[ A Provocative Eye ]
Manit Sriwanichpoom uses photographs to skewer the failings of contemporary Thailand, from the rise of bland consumerism to the country's economic mismanagement
By Michael Vatikiotis/BANGKOK
"RECESSION IS ANOTHER FORM OF WAR" , declares Manit Sriwanichpoom. It's a typically outrageous statement from the 41-year-old artist, who uses photographic images to wrestle with Thailand's economic boom and spectacular bust, often borrowing images of victims of war to portray the changing fortunes of the Thai consumer and office worker.
Take his Pink Man series. Each of these photo-montages
features a portly man dressed in lurid pink, usually accompanied by a
shopping cart or a mobile phone. At first, Manit posed the Pink Man in
front of familiar places, a temple or some ruins.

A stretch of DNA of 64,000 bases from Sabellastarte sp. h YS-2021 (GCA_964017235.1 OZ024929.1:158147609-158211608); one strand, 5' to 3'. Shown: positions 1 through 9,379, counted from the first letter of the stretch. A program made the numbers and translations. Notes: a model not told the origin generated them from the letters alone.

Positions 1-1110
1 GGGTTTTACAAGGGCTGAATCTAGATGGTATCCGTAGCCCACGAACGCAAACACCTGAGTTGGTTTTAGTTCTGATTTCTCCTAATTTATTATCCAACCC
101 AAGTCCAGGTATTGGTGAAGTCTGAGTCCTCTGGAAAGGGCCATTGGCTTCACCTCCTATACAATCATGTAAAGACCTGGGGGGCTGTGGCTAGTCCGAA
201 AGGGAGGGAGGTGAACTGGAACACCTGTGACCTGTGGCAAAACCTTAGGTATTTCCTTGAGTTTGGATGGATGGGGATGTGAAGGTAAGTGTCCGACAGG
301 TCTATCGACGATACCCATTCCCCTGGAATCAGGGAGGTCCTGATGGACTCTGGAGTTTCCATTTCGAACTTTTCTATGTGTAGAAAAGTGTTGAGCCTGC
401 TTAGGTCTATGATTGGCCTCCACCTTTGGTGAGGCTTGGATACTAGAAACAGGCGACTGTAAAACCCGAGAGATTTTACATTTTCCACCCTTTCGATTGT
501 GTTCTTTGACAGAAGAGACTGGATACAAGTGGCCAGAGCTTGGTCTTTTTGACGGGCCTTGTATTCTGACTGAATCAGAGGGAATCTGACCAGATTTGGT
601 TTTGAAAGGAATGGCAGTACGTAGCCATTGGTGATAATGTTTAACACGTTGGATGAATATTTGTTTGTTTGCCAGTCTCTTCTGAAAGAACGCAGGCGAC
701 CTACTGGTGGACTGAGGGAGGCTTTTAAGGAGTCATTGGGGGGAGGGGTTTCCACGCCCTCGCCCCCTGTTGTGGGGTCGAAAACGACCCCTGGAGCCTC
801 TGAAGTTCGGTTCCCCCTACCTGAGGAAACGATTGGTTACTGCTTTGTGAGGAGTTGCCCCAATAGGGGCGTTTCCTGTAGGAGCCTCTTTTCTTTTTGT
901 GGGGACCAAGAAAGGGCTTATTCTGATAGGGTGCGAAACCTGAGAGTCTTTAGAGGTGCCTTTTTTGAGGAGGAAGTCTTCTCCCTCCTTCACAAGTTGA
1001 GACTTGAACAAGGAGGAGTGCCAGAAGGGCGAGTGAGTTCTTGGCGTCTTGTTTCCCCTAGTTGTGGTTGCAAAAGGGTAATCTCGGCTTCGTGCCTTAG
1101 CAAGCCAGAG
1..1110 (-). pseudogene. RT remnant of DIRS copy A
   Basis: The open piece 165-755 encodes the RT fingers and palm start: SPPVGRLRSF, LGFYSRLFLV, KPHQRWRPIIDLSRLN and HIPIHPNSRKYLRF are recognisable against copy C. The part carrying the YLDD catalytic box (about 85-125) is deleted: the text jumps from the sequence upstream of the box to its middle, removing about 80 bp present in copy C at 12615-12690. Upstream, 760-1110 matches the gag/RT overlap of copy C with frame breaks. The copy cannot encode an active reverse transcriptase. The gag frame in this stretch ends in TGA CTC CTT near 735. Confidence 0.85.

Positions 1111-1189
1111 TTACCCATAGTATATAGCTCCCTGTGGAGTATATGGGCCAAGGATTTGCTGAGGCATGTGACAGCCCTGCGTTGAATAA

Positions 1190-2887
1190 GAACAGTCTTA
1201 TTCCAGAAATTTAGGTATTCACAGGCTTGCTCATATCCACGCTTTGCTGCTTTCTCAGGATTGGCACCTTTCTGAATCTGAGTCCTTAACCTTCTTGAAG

"The Pink Man represents the modern conscience,"
Manit explains. "He's the modem Thai consumer. He's fat and happy
he has a happy life.
Manit responded to the financial crisis of 1997
with his Bloodless War images, which place middle-class Thais in recreations
of iconic pictures from the Vietnam War.
Bad taste? Bangkok art-dealer Valentine Willie,
who is helping Manit with a new show, doesrft believe so: "If s good
to see a layer of humour without losing the bite and edge these images
convey," he says.
Manit has never been content just with exhibifing
his pictures in galleries-they dorit reach enough people, he says.
Despite his outrageous approach, Manit has never experienced any form of official censorship. As Valentine Willie explains, "Of all the Southeast Asian countries, Thailand has taken well to contemporary mediums like video and photography.'
More recently, Manit has been travelling around
Bangkok shooting the abandoned and unfinished office blocks and condominiums
that litter the city.
As ever with Manit, the images are an attempt to
shock people into thinldng about contemporary Thai society.